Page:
Exploring Transgender Adolescents’ Information Seeking and Health-Related Content on Social Media

Project start date and end date: 01/2017- ongoing

Transgender youth are at high risk for substantial morbidity, and mortality in adolescence and into adulthood.  Suboptimal psychosocial support for transgender youth can contribute to homelessness, depression, substance abuse, and suicide.  Social media may represent a novel approach to filling the gaps in support these youth experience, and the proposed study is well positioned to establish an understanding of the ways transgender youth use social media and ways it could be leveraged for improvement in their quality of life; at present, this information is nearly non-existent.

The objective of this study is to empirically evaluate social media content as a context in which transgender youth represent and view behaviors. Specific aims include:

  • Understand the relationship between social media and gender identity development, information access, and social support.
  • Identify and quantify health topics shared on social media that are relevant to transgender youth.

Research Topics & Methods:

  • Semi-structured qualitative interviewing
  • Content analysis of social media posts

Improving medical and psychosocial support for transgender youth is a key component of increasing access to care and preventing psychiatric comorbidity and suicide in this marginalized population, as well as ensuring that transgender youth have access to safe, reliable medical information about transition. Social media platforms are ideal venues for delivering novel support and health messaging interventions, given the continued growth of social media among the adolescent population. This study will shed light on the scope of transgender related social media content. Results may aid health care providers who see transgender patients in the office by providing education about the unique issues and questions these youth face, as well as teachable moments when counseling transgender patients and their parents in the office.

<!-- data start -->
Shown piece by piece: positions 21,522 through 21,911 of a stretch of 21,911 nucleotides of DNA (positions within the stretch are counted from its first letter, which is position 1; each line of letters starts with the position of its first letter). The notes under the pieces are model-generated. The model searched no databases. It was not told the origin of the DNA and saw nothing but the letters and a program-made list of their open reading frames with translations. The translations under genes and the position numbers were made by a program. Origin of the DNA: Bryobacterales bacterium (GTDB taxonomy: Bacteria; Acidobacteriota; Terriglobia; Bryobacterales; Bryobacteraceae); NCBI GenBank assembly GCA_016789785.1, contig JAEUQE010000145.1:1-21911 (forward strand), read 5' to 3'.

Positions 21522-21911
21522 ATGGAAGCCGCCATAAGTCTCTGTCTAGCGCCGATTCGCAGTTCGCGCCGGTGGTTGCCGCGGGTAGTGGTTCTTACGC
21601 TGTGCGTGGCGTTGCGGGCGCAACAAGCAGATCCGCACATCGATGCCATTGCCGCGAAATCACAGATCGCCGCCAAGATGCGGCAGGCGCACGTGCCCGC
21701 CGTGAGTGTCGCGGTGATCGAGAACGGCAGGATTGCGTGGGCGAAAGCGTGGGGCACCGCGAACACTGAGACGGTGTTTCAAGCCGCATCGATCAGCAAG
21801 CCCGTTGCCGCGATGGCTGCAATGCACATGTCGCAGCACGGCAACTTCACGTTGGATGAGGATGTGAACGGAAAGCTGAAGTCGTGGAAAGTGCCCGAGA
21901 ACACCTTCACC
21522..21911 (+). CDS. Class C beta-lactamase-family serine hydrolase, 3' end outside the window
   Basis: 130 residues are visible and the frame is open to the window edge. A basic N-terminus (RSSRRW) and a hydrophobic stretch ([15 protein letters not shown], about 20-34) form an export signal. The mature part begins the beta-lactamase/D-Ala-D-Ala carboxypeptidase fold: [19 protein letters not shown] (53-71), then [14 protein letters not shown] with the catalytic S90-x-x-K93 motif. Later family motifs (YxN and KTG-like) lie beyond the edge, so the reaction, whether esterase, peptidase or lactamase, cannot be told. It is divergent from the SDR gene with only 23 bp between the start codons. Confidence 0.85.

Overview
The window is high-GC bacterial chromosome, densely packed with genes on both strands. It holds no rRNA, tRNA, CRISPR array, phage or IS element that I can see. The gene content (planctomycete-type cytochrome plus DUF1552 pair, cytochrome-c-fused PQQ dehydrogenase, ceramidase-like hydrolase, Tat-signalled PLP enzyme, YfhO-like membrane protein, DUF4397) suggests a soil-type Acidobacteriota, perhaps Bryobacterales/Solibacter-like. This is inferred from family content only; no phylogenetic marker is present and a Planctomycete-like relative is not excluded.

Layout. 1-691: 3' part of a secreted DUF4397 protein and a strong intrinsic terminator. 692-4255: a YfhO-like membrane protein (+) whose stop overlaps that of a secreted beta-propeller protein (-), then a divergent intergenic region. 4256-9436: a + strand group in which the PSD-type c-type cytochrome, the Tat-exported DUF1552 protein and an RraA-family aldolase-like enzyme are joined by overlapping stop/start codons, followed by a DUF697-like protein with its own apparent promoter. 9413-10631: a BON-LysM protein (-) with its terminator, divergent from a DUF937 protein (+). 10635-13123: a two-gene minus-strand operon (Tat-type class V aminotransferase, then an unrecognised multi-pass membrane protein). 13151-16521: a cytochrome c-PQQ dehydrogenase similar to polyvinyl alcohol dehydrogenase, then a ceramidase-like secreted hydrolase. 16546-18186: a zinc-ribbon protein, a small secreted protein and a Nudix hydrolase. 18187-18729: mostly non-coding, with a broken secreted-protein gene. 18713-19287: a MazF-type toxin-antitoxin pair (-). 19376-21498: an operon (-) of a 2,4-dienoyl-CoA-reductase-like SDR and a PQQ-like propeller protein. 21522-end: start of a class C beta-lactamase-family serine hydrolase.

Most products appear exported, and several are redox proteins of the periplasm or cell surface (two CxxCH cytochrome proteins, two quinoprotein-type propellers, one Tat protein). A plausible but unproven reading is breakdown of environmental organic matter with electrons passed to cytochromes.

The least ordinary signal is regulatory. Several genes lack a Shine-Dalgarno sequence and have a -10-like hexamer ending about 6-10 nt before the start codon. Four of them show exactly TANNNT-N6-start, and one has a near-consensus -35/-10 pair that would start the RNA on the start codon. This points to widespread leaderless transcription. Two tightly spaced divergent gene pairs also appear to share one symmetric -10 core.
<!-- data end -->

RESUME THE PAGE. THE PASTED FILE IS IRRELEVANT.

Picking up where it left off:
The project is funded by the University of Michigan Department of Pediatrics.

Project Manager:
Victoria Adkins

300 North Ingalls, Rm 6D09
Ann Arbor, MI 48109-5456

Phone: 734-232-2165
Email: vadktori@med.umich.edu

For more information, please contact:
Assistant Professor, Department of Pediatrics, Division of Adolescent Medicine
300 North Ingalls, Rm 6E07
Ann Arbor, MI 48109-5456